Going to confession won’t be enough anymore. Now that the Vatican has signed an agreement with US authorities to report information about overseas accounts under the Foreign Account Tax Compliance Act (FATCA), more taxpayers must be on their best behavior.
This is believed to be the first intergovernmental agreement between the United States and the Holy See, and has been characterized by the Vatican as a “very significant step” in combined efforts to thwart tax evasion.
The agreement, which was announced on June 10, culminates negotiations that heated up around Christmastime last year. Be aware that the Holy See is not part of Vatican City, per se. It represents the ecclesiastical jurisdiction of the Catholic Church running the Vatican Bank. The bank itself has been under a dark cloud recently as charges of corruption have come to light. In fact, Pope Francis has made the cleanup of this financial mess one of his top priorities.
FATCA was enacted in 2010 to help uncover assets held in foreign banks and other offshore accounts by US taxpayers. These locations are often touted as “safe havens” from US taxing authorities. The law went into effect on July 1, 2014, and has spawned intergovernmental pacts with more than 100 countries, including notorious fence-sitters, such as Russia and China, as well as traditional tax havens, such as the Caribbean and Switzerland.
To promote compliance with US tax law, FATCA requires foreign financial institutions to report information about accounts held by US taxpayers directly to the IRS, even if the accounts hold only foreign assets. Similarly, they must report information on accounts held by foreign entities in which US taxpayers have a substantial ownership interest. If a bank refuses to disclose the information, it can be assessed a 30 percent withholding tax on certain US source payments, whether or not the recipient is a US taxpayer.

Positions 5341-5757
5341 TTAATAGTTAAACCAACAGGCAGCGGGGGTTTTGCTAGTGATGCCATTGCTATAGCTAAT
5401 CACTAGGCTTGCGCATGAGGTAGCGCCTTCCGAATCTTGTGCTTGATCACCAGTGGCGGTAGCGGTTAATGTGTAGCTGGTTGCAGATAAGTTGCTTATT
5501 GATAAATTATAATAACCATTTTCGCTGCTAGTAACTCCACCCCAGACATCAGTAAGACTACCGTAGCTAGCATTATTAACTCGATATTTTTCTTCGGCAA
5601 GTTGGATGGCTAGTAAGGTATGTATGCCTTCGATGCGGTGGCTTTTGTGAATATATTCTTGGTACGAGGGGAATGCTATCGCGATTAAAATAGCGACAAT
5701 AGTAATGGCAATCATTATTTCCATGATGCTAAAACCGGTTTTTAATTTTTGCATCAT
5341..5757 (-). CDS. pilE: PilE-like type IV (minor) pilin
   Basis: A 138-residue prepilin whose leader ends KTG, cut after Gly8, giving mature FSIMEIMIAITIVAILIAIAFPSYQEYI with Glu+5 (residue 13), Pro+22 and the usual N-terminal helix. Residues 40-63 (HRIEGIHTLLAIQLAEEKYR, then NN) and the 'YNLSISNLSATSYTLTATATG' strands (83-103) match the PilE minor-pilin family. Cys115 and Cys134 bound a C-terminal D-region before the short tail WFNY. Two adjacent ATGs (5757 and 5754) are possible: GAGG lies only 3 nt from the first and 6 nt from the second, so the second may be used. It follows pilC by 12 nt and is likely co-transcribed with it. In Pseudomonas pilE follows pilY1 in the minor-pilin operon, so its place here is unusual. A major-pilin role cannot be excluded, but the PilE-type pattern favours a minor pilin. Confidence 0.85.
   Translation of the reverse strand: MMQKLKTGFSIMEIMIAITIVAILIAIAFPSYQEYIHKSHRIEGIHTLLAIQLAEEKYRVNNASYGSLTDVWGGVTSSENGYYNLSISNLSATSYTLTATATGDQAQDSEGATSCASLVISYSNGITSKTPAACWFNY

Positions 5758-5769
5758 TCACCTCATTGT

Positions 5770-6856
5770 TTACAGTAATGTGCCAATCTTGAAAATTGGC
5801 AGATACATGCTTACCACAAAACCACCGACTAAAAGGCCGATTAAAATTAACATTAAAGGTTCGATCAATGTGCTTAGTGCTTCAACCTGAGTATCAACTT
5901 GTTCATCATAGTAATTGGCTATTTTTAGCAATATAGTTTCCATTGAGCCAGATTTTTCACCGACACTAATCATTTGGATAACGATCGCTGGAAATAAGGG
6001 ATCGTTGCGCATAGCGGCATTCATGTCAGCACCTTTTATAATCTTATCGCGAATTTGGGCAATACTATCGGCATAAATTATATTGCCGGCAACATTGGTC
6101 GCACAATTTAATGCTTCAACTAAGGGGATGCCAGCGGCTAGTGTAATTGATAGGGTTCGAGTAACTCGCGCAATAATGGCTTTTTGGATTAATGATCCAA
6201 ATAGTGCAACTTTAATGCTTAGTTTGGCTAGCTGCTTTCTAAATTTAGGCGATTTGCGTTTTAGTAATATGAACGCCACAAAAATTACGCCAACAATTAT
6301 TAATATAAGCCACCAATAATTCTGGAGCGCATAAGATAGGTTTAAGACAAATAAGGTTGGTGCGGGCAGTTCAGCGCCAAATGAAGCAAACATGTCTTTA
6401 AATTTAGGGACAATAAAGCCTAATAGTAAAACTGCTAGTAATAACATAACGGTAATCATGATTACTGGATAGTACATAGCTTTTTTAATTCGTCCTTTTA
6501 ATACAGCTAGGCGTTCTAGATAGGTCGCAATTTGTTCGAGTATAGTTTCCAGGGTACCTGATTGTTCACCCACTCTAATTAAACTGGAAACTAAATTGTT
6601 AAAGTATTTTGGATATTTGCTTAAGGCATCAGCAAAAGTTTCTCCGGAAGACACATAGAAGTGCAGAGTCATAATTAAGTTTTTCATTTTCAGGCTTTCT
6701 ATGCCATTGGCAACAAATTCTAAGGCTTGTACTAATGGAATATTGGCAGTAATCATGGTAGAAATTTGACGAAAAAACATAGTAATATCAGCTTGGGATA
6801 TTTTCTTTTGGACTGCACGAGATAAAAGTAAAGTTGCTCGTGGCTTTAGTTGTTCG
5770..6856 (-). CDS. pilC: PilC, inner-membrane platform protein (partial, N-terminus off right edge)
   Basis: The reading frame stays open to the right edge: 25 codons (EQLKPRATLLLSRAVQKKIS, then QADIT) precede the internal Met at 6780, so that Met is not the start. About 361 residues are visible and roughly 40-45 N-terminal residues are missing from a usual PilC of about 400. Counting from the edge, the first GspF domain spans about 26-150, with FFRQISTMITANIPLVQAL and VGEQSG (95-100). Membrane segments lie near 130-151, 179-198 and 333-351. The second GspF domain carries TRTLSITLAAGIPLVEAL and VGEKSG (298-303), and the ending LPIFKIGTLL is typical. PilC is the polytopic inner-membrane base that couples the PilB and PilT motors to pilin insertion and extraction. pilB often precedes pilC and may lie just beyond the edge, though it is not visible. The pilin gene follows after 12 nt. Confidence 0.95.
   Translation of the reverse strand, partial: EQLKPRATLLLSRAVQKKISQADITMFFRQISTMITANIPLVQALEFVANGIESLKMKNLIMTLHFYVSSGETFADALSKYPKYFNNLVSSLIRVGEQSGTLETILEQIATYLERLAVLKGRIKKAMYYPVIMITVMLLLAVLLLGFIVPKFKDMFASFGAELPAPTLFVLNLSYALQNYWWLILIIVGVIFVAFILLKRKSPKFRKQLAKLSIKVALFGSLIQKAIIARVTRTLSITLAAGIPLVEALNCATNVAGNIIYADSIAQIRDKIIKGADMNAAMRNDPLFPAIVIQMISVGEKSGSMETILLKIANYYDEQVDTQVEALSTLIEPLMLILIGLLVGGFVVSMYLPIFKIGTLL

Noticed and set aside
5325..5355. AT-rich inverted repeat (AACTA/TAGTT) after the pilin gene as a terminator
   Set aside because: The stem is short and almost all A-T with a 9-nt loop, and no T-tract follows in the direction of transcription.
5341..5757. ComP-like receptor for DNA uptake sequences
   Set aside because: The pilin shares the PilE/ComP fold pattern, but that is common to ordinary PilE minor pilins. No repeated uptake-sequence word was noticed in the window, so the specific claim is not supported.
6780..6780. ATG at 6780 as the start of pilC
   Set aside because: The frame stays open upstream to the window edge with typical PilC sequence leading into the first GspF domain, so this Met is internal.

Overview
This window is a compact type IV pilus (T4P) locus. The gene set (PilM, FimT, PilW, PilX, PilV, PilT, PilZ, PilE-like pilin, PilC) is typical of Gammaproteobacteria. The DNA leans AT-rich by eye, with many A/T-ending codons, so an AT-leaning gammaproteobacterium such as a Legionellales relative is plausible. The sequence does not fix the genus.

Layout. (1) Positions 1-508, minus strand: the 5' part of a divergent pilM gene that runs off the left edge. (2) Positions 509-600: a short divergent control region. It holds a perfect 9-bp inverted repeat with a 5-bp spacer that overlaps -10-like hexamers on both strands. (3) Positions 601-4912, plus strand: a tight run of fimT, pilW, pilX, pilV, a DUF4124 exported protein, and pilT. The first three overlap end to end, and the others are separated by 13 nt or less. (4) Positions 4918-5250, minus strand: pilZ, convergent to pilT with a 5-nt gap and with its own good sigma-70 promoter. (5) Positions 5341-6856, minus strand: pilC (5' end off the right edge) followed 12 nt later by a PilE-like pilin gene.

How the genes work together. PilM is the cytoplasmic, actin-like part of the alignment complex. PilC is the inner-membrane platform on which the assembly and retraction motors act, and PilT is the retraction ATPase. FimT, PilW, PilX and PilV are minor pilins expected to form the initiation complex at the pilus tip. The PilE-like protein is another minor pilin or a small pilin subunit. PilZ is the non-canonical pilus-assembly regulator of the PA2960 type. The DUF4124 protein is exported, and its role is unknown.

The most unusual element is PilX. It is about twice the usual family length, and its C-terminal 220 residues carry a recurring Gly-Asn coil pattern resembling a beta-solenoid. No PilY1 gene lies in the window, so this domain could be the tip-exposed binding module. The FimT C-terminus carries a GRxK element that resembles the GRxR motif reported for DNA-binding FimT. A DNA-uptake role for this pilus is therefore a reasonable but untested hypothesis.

Note that FATCA doesn’t eliminate the requirement to file the dreaded FBAR (Report of Foreign Bank and Financial Account). This filing requirement applies to US taxpayers who have a financial interest in – or signature authority over – any financial account in a foreign country if the aggregate value of those accounts exceeds $10,000.
An FBAR must be filed with the IRS regardless of any other agreements. It just adds another layer of oversight. Clients who admit to being tax cheats may seek protection under the umbrella of the Offshore Voluntary Disclosure Program (OVDP). The IRS recently revised and streamlined the OVDP to make it more appealing to taxpayers. However, the maximum penalty was practically doubled from 27.5 percent to 50 percent, effective Aug. 4, 2014.
The joint announcement by the United States and the Vatican is another reminder that troubles for tax evaders won’t disappear by some sort of miracle. Confession is good for the soul.
Ken Berry, Esq., is a nationally known writer and editor specializing in tax, financial, and legal matters. During his long career, he has served as managing editor of a publisher of content-based marketing tools and vice president of an online continuing education company. As a freelance writer, Ken has authored thousands of articles for a...